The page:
Guan Yin (Pinyin: Guān Yīn; traditional Chinese: 觀音) is known as the bodhisattva of infinite compassion in East Asian Buddhism. The name Guan Yin is short for Guan Shi Yin, which means "Observing the Sounds of the World," indicating her compassionate ability to listen for pleas of help so she can come to the aid of the needy. It is said that Guan Yin can take any form to help others. Thus, she can be represented in both a male or female body (although the female is more common).
Historically, worship of Guan Yin originated from earlier devotion to the male Indian bodhisattva Avalokiteśvara. When worship of Avalokiteśvara spread to China, he was also first worshiped in male form, but the representation changed over time. Since Avalokiteśvara is considered to be the personification of compassion and kindness, and these traits are associated with the Chinese concept of Yin (the feminine aspect of creation), the representation of Avalokiteśvara in China metamorphosed to an all female form around the twelfth century due to Daoist influence on Buddhism. The traditional date for Guan Yin's birthday is celebrated on the nineteenth day of the second lunar month.
In the modern period, Guan Yin is most often represented as a beautiful, white-robed woman, and her role has been expanded as a bringer of wealth and children, as these are requests often made by her devotees. She is also associated with vegetarianism, being an act of compassion toward animals, and Chinese vegetarian restaurants are generally decorated with her image. In Japan, Guan Yin is called "Kannon" or more formally "Kanzeon." In Korean, this incarnation of Buddha is called Gwan-eum or Gwanse-eum, and in Vietnamese, the name is Quan Âm. Furthermore, Guan Yin is revered by Daoists as an immortal sage.
In China, Guan Yin is usually shown in a white flowing robe, wearing necklaces of Indian/Chinese royalty. In her right hand is a water jar containing pure water, and in her left hand is a willow branch. With these, Guan Yin is thought to control the weather, heeding the pleas of the desperate and alleviating drought. Her crown usually depicts the image of Amitabha Buddha, who is said to have been Guan Yin's spiritual teacher. Many images of Guan Yin depict her with an extraordinary number of arms, hands, and eyes, representing her role as the observer and protector of the needy. She can also be recognized by the Buddha image adorning her crown.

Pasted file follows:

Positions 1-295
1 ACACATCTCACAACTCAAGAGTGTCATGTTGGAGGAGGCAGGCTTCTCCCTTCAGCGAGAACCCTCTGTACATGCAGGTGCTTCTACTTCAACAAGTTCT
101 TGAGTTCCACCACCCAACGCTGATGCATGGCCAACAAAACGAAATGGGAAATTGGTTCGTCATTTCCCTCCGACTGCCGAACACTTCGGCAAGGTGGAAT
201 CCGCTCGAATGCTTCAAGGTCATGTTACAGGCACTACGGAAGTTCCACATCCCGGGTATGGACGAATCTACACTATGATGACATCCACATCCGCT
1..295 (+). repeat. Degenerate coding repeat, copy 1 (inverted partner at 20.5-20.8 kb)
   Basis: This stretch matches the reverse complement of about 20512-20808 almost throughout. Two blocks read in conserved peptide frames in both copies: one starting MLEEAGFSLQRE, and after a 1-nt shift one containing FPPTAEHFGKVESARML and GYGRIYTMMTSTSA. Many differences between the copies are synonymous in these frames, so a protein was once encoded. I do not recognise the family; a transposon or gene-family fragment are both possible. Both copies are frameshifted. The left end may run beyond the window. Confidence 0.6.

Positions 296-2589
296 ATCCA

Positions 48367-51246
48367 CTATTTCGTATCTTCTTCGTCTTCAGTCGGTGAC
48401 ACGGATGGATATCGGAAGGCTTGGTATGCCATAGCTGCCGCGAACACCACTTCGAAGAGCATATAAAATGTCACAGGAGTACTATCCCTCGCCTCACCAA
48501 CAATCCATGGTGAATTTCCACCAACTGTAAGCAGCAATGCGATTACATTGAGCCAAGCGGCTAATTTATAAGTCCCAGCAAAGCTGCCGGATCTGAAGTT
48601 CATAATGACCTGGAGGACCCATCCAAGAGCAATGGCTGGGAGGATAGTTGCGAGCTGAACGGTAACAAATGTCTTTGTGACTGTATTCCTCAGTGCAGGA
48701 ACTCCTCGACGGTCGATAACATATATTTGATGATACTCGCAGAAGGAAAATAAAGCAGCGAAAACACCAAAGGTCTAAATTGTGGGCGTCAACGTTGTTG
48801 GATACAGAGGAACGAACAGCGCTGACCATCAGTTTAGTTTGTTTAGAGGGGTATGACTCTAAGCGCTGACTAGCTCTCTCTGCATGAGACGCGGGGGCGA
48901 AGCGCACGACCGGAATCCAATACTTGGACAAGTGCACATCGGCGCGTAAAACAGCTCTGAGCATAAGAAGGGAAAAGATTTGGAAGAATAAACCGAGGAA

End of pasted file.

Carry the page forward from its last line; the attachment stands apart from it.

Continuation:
She is occasionally flanked by her two acolytes, Long Nü and Shan Tsai, who are said to have appeared to her when meditating at Mount Putuo. Shan Tsai is often thought of as a "God of Wealth" in his own right being associated with Guan Yin's role of granting children and wealth. A story from the Yuan Dynasty indicates he rejected 53 human teachers and was content on being only Guan Yin's disciple. He is often found on Guan Yin's left in temple statues and paintings.
Originally worshipped in India as the male bodhisattva Avalokiteśvara, the personification of compassion and kindness was represented in China by masculine-appearing bodhisattva figures prior to the Song Dynasty (960 – 1279). Images that later displayed attributes of both genders are believed to be in accordance with the Lotus Sutra, where Avalokiteśvara has the supernatural power of assuming any form required to relieve suffering and also has the power to grant children. Because this bodhisattva is considered the personification of compassion and kindness, a mother-goddess and patron of mothers, the representations in China were further interpreted in an all-female form around the twelfth century. In the modern period, Guan Yin is most often represented as a beautiful, white-robed woman. Guan Yin's veneration was introduced to Japan by way of Korea by the mid-seventh century.
A strong impetus in the transformation of Guan Yin from man to woman in Chinese thought began with the writing of the Biography of the Goddess of Mercy, written during the Yuan Dynasty (1279 – 1368). This work, a pious rendering of the life of Guan Yin by a wealthy lay devotee, was written with the express purpose of defining Guan Yin as female. The prevailing ideology of the time suggested that certain tasks, such as granting children, were suitable only for women deities. Thus, Guan Yin was transformed to serve this purpose.
Folk traditions in China and other East Asian countries have added many distinctive legends to the life of Guan Yin. One of the most famous tales is the Chinese classic Journey to the West, which relates the adventures of the Monkey King, the Buddhist monk Xuanzang, and others to retrieve Buddhist scriptures from India. They are sent and subsequently aided by the bodhisattva Guan Yin, working toward the goal of the flourishing of Buddhism in China.
Legend of Miao Shan